The Obama administration is reportedly considering backing a radical plan to shrink deteriorating American cities by bulldozing entire neighborhoods and returning the land to nature. The idea, which originated in Flint, Mich. -- cratered by the auto industry implosion -- is to persuade disintegrating and depopulated cities to embrace their shrinkage, destroy abandoned infrastructure, save money and thereby stave off fiscal ruin.
The plan makes sense on some level, but it's disturbing on another. Anyone who's driven by miles of empty lots in Detroit knows that urban demolition does more than destroy blight. It also erases history and what a city was. Traces of the past have always been jumping-off places for the next chapter (think rehabbed Victorians or sleek post-industrial lofts). And, of course, the back-to-nature plan -- which could be used in cities such as Memphis, Baltimore, Philadelphia and others -- is fundamentally an admission and may be an assurance that these cities will never rise again.
Sure, it is a given that cities -- like nations and civilizations -- rise and fall. We can find comfort in the fact that even as some U.S. cities decline, others thrive. And in the era of environmentalism and a romanticization of nature, the back-to-nature plan is certain to find a large degree of support. But in our rush to curb the excesses of industrialism and reduce our collective carbon imprint -- to "right size" -- I'm not sure we aren't undervaluing the role of cities in our society.
Indeed, over the last half a century, in studies and the popular imagination, the image of old cities has taken a beating. With a few exceptions, like the ever-buoyant NYC, cities' amplified poverty, evident inequality, racial strife and crumbling schools are viewed as the embodiment of everything that's wrong with our society. A 2001 survey by the National Assn. of Home Builders found that 68% of Americans preferred a rural, or "outlying suburban," location in which to live. Only 28% said they'd prefer a "close-in" suburb, and a mere 5% favored the central city.
Of course, millions of Americans have also voted with their feet, and employment opportunities have followed them. In this new century, the loss of jobs in city centers has continued apace. According to an April Brookings Institution study, between 1998 and 2006, 95 out of 98 metropolitan areas saw a decrease in the share of jobs located within three miles of downtown. In the top 98 metro areas, only 21% of workers are employed in the city center. To the extent that we attempt to rehabilitate shrinking cities, it is as amusement parks for yuppies. Those inner-city loft developments that get so much attention in the media have done little to stop the exodus of jobs and people to the edges of urban areas, to the suburbs and single-family-home sprawl.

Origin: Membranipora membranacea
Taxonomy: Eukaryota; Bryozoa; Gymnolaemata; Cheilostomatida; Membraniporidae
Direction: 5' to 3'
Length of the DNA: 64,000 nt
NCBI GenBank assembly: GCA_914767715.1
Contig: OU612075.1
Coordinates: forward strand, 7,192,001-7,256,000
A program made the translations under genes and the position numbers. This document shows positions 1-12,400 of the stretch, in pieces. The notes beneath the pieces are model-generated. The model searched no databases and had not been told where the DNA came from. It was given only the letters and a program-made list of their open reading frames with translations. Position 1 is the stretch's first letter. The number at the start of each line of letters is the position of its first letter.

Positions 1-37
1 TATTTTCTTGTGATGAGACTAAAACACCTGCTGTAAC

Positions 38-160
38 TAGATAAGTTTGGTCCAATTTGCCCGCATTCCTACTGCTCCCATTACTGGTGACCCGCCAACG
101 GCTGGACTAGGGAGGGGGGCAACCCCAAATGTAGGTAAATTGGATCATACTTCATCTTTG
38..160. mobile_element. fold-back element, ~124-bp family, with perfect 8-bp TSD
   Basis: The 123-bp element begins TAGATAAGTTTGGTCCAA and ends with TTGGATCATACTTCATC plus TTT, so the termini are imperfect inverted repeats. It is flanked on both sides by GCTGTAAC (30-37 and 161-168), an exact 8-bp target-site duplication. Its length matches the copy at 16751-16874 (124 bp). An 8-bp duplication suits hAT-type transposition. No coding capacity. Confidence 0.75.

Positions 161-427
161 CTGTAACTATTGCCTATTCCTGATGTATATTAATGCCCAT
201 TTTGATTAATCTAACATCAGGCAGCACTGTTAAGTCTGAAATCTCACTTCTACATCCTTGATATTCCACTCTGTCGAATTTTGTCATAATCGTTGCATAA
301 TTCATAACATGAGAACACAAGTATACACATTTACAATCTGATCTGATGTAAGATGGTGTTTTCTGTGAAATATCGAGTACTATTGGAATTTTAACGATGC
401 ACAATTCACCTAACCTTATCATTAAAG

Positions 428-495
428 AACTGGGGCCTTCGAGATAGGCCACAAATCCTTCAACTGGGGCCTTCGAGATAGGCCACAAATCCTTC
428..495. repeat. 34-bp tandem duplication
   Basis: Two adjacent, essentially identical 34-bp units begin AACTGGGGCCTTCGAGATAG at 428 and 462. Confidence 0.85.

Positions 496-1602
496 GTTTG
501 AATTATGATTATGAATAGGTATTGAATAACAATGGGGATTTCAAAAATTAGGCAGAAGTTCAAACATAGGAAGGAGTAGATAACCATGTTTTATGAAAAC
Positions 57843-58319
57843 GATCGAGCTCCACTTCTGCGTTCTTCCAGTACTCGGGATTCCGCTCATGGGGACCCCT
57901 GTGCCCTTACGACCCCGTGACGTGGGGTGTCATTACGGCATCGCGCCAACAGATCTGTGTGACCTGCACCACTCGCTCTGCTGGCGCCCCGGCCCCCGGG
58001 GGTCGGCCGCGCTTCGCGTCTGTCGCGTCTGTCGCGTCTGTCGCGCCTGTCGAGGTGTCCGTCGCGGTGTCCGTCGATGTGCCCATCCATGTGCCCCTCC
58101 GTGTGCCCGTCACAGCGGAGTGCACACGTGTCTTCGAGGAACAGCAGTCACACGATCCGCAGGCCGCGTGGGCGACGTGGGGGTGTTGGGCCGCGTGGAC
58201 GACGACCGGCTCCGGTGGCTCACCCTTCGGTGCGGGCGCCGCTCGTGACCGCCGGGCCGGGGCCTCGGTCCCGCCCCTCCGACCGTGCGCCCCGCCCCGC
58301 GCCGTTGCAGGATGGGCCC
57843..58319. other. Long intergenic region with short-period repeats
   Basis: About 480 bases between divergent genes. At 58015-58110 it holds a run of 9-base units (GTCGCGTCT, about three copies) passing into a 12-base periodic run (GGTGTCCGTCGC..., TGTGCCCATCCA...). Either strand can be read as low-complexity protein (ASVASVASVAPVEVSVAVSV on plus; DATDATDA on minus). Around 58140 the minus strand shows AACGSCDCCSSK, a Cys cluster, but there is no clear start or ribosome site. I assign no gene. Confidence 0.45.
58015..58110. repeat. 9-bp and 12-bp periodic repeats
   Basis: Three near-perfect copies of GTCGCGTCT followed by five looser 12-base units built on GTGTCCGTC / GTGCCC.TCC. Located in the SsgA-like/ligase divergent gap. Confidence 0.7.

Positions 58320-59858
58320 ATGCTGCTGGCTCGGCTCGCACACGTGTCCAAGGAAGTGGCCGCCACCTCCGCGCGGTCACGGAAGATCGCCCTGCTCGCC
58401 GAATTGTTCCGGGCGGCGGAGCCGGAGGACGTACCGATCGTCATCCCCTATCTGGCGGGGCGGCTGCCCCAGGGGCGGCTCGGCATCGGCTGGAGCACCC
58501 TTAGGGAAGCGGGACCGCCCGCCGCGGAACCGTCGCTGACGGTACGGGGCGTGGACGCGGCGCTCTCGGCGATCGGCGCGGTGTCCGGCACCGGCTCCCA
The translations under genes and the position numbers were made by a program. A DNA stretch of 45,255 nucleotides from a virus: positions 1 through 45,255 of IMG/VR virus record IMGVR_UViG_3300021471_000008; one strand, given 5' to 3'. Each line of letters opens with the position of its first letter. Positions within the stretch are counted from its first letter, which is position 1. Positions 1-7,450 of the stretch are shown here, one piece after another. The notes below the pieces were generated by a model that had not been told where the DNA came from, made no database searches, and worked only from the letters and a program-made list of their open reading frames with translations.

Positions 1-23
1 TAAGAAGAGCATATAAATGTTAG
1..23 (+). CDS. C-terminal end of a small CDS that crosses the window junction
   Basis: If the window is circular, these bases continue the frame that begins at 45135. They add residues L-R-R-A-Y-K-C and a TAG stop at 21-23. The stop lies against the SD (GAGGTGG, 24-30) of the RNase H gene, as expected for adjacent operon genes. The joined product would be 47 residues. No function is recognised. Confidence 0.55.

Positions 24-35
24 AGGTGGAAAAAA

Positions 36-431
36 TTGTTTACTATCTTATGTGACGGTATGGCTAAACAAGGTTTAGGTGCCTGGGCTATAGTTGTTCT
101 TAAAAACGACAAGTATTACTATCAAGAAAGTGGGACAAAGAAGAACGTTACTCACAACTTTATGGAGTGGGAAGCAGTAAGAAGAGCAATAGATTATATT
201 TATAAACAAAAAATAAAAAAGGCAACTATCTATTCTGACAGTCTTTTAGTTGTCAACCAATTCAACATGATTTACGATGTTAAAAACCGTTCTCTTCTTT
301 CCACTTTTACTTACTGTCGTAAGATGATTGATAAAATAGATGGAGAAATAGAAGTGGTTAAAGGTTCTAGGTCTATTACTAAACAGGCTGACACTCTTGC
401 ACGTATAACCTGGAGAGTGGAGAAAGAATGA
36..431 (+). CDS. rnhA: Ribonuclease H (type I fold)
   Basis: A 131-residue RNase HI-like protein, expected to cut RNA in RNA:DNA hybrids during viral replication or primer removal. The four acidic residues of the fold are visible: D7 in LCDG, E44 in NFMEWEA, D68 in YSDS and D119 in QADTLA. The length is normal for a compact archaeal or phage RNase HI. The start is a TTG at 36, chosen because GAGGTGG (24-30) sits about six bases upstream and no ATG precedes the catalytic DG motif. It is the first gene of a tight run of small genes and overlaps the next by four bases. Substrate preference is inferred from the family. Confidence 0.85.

But before we permanently close the door on a host of aging American cities, we should seriously ponder the significance of cities to culture, both ours and the world at large.
Just two weeks ago, scientists at University College London published a provocative study that puts a new twist on the long-standing belief that the hustle and bustle of cities is the most conducive environment for invention and innovation. Biologist Adam Powell, theoretical archaeologist Stephen Shannon and evolutionary geneticist Mark G. Thomas found that population density was the catalyst for the emergence of modern human behavior. While others have speculated that man's leap into technological and cultural complexity -- from utilizing symbols to decorating our bodies to creating more sophisticated weapons for hunting -- emerged from advances in language, new and improved brains or the settling of new frontiers, the study's authors are pinning it all on the emergence of dense population centers, i.e., the precursors of cities. It is density, they argue, that leads to greater exchange of ideas and helps people develop, maintain and extend skills that lead to technological and cultural innovation.
While going several steps further, these findings jibe with other studies that show a link between innovation and density. A 2006 study for the Federal Reserve found that the number of patented inventions per capita is strongly related to an area's employment density. That study confirmed the view that the country's densest locations play a significant role in "creating the flow of ideas that generate innovation and growth." For all their problems, cities have served an outsized role in our development as a nation.
That's why I find the finality of the otherwise appealing back-to-nature plan for Flint and other traditional cities so discomfiting. Obliterating whole blocks and neighborhoods is just another way of giving up past and future; it will only further encourage the decentralization of residents and jobs. It's one thing for the people or municipal government of Flint to choose to shrink their own city in this manner. But for the federal government to endorse a broader policy of de-urbanization could undermine any future efforts to create the type of density, interaction, exchange and, hence, innovation that might one day help us figure out how to revitalize not just the cities but a whole lot more.